My award-winning photograph
|Movement 1: Amen de la Création, "Luz Ascendente"|
"If I knew how to take a good photograph, I'd do it every time."
-- Robert Doisneau
Not since 8th grade when I played the lead role in the musical Androcles and the Lion have I been this excited about an outcome of work I created. Maybe I should include a few arts festival, film festivals, conferences and plays that I either directed or wrote while in Austin. But still. None of these won me an "award." And while it wasn't National Geographic or Annie Leibovitz jurying the work (tho' we didn't win easily), I'm psyched. My photograph won Olivier Messiaen's sixth movement, "Amen du Jugement," from his work for two pianos, Visions de l’Amen, in Duke Divinity School's photography contest.
Messiaen's work is comprised of seven movements, beginning with "Amen of Creation" and ending with "Amen of the Consummation." Seven winning photographs were chosen corresponding to each movement. One of these was chosen as grand prize winner. (That person, Kate Roberts, gets a round trip to the UK for Holy Week 2012, with a total value of $1900--tre cool.) All seven photographs will be professionally printed and mounted for exhibition both in the Great Hall at King’s College, Cambridge and in the Corpus Playroom theater on Maundy Thursday of Holy Week at Cambridge this coming April.
|Movement 5: Amen des anges, des saints, du chant des oiseaux, "Avian flight"|
The contest is part of a really cool collaboration between Duke and Cambridge. As Jeremy Begbie explains:
Since the competition was open to all current students, alumni, faculty and staff at DDS, potentially, I figure, this would have involved 6,000 people (excluding the dead of course). So I didn't get my award that easily. And because it was an award, I received $100 worth of Amazon glory. Totally killer.
here, including the jury process. That's also where you'll find all winning photographs as well as the batch that earned honorary mention. They're all quite beautiful, so I feel pretty lucky to have won, especially because I only was able to devote two afternoons to the project--a Sunday afternoon outing with Erik Newby as jedi friend and one hour at dusk the following day. I don't normally take photographs at their highest resolution possible, so nothing I'd taken previously was suitable.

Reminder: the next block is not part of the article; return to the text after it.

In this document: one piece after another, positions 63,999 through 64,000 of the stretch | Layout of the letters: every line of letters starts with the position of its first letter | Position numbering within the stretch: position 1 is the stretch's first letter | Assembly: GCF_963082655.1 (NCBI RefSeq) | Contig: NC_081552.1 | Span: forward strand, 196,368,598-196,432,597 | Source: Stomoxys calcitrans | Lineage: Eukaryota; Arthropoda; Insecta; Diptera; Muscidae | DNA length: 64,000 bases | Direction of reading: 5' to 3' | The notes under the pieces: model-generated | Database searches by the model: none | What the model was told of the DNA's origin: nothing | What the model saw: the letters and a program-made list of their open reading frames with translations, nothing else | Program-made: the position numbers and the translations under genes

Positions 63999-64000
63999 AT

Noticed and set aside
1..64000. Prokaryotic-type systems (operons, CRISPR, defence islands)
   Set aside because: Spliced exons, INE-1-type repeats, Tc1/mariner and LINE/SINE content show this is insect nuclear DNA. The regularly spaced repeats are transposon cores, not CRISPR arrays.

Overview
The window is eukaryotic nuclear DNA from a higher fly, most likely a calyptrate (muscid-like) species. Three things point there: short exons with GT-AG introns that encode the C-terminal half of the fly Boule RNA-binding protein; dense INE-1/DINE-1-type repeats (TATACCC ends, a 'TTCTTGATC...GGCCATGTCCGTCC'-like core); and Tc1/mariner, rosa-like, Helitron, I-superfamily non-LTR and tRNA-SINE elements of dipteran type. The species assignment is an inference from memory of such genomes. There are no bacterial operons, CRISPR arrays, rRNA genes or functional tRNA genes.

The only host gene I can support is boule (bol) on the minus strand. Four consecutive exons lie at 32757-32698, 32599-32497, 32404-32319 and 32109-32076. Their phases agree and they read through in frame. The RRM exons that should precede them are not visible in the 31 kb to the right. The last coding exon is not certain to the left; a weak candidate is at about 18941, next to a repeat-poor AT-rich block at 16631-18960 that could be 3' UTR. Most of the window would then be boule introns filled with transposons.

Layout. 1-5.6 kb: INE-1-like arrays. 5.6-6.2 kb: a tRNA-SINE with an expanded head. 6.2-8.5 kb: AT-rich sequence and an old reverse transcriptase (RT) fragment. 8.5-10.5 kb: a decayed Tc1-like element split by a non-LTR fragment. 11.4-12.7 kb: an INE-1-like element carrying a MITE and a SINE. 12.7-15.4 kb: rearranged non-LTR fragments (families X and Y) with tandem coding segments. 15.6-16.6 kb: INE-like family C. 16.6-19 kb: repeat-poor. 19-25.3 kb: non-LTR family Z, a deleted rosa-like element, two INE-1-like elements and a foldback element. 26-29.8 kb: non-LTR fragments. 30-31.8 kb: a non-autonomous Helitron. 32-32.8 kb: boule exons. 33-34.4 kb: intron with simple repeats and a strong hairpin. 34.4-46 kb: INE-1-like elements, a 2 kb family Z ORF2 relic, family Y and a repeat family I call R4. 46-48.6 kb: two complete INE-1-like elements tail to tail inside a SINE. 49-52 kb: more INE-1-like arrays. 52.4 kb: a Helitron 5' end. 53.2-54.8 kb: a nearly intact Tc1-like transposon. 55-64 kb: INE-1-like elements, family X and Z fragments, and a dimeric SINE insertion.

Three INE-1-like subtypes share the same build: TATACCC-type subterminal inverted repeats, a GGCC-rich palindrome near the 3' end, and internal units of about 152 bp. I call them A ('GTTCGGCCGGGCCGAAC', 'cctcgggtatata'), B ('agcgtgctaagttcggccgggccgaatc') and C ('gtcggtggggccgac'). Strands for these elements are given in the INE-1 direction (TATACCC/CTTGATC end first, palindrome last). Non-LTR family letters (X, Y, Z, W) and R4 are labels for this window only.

So in the immemorial words of Tim Gunn, I had to make my two all-too-brief days work. I've included a few of the other photographs I submitted. At the bottom of this entry is the winner. If you click on a photograph, you can see it in near-full screen size.
|Movement 3: Amen de l’agonie de Jésus, "Solitary Figure"|
Because my strongest artistic skill is playwriting and because I've done nothing with it over the past six years, I guess you can say that I've been a little bummed out in the artmaking department. On the encouragement of my wife, the lovely Phaedra Jean, I've adopted photography as my new outlet.
The 20th-century American photographer Edward Weston once said:
"If I have any 'message' worth giving to a beginner it is that there are no short cuts in photography."
It's good advice for all the arts, of course. In my case it encourages me to keep at it, to keep looking, to keep shooting, to keep asking questions from those who know more than I, to keep taking risks and to keep enjoying the experience. Many thanks to the good people who made this all possible (JSB et al).
|Movement 6: Amen du jugement, "Fruit on the wire, 125-foot smokestack"|